Koch criticizes bioethics for being too concerned with lifeboat ethics, and for practicing lifeboat ethics poorly.  Although it's not clear either of these criticisms is applicable to contemporary bioethics as a whole, and there is understandable bias in medical professionals tasked to save lives every day, outside of these circles our overwhelming obligation to procure more resources admittedly gets little attention.  However, this is far from proving Koch's conclusion that bioethics is an abysmal failure.

 

© 2012 William Simkulet

 

William Simkulet, Applied and Professional Ethics at University of Kansas

 

 

 

 

 


 

Tom Koch sent the following response to the above review.  Received December 26, 2012.  Published January 17, 2013.

 

 

I rarely comment on reviews of my work. Authors should be free to state their case as well as they can and then let it be judged by others. But William Simkulet's review of my recent book, Thieves of Virtue, demands a response.

Reviewers need to respond to the work itself and not to the reviewer's peculiar interests or prejudice. In the main, this reviewer's critique doesn't adhere to that guideline.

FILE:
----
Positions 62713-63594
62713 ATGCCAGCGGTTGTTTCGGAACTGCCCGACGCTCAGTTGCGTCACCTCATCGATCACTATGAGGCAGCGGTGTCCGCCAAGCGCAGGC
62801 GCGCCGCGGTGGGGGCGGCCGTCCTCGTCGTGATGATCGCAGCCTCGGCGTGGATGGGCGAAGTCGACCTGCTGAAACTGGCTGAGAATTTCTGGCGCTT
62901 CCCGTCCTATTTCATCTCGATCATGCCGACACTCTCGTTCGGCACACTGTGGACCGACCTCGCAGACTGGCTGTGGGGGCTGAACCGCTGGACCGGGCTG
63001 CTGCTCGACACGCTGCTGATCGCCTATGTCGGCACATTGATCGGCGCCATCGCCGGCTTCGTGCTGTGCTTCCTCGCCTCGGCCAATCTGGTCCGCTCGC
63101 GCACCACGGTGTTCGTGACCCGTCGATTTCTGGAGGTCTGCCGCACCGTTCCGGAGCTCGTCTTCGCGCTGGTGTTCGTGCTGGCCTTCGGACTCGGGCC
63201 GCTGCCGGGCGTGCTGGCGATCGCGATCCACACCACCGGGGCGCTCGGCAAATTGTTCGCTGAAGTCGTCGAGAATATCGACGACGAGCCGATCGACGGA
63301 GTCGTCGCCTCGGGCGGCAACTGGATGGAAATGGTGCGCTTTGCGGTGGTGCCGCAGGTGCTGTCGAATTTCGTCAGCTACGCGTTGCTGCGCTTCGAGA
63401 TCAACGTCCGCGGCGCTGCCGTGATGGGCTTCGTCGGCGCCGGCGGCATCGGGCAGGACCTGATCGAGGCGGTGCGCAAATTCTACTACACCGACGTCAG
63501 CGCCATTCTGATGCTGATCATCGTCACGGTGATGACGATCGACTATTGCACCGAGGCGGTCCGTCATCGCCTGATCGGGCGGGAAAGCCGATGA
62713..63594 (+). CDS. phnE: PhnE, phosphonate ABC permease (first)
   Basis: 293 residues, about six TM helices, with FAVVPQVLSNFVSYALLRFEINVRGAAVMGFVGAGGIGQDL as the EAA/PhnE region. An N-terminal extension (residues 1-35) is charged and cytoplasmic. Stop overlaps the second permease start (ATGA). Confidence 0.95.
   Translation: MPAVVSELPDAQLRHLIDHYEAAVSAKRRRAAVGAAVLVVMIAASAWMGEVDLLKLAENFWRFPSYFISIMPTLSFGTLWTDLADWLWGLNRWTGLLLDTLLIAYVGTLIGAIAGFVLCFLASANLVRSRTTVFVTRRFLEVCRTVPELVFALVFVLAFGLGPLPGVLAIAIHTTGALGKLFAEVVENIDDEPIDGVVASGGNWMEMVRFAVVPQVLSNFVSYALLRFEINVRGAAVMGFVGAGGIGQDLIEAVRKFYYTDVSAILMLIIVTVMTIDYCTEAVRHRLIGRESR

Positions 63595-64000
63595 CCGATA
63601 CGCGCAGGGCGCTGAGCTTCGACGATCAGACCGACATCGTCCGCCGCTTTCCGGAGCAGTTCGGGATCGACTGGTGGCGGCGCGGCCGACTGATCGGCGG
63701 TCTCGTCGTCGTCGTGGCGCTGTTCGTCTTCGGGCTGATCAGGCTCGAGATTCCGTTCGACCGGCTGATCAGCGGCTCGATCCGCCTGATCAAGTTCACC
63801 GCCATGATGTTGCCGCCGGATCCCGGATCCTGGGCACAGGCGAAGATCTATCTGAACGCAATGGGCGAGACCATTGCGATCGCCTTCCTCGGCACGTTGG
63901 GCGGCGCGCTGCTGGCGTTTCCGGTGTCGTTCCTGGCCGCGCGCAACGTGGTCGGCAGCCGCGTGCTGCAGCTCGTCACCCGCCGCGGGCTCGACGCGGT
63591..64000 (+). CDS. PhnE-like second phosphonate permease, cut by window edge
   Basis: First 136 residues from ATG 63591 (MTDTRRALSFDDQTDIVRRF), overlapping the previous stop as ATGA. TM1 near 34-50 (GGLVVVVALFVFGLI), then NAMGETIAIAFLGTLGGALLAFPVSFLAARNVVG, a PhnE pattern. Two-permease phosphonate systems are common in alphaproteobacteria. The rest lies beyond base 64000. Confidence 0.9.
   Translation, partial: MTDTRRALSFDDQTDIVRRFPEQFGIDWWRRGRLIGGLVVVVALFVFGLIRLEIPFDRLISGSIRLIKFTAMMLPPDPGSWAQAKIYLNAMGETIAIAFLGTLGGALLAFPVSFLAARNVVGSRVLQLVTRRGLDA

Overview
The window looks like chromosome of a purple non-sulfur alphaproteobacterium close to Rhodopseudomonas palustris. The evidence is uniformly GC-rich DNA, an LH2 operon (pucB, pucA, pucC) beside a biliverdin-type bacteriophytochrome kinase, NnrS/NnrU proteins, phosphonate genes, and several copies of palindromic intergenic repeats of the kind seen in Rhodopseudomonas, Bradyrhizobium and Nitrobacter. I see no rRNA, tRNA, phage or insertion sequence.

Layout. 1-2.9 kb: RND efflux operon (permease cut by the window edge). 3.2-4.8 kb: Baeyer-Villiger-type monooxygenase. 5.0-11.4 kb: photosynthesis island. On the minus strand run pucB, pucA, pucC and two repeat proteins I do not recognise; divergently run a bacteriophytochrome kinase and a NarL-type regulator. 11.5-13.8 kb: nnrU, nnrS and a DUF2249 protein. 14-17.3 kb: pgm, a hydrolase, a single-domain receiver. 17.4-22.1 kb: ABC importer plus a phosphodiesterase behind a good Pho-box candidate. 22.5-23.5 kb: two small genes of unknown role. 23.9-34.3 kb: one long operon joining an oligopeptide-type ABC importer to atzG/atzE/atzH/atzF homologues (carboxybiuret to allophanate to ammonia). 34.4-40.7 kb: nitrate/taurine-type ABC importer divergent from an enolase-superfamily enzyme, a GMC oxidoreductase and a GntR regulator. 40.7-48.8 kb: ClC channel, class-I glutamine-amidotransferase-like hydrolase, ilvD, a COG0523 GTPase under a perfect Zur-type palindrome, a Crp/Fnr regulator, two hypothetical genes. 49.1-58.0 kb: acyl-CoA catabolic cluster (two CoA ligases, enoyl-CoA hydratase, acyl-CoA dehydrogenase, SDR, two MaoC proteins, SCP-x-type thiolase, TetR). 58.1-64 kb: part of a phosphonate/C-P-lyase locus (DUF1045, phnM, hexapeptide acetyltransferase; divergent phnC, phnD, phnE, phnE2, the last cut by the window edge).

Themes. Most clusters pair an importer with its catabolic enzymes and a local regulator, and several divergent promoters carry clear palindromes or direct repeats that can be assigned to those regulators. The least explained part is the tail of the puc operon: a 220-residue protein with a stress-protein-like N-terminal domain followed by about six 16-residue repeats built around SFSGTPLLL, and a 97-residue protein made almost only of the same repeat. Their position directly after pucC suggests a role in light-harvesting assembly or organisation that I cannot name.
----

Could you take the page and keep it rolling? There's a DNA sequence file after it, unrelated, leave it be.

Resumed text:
Bill Simkulet is correct in saying I describe bioethics as an abysmal failure. He is wrong when he states my judgment is based on the failure of bioethics to enunciate a "human good" that should dominate our thinking in medicine. It hasn't, but that's not my argument.

My thesis is simply that bioethics promised to provide a "single and canonical moral vision" that would, as H. Tristram Englehardt Jr.'s put it, "fill the moral vacuum engendered by the marginalization of traditional medical ethics…" (H. Tristram Englehardt, Jr.  2011, "Confronting Moral Pluralism in Posttraditional Western Societies: Bioethics Critically Reassessed," The Journal of Medicine and Philosophy 36:3, 243-260.) What we have instead is an ethic mired in moral pluralism that promotes an economic perspective rather than a philosophically grounded, moral vision.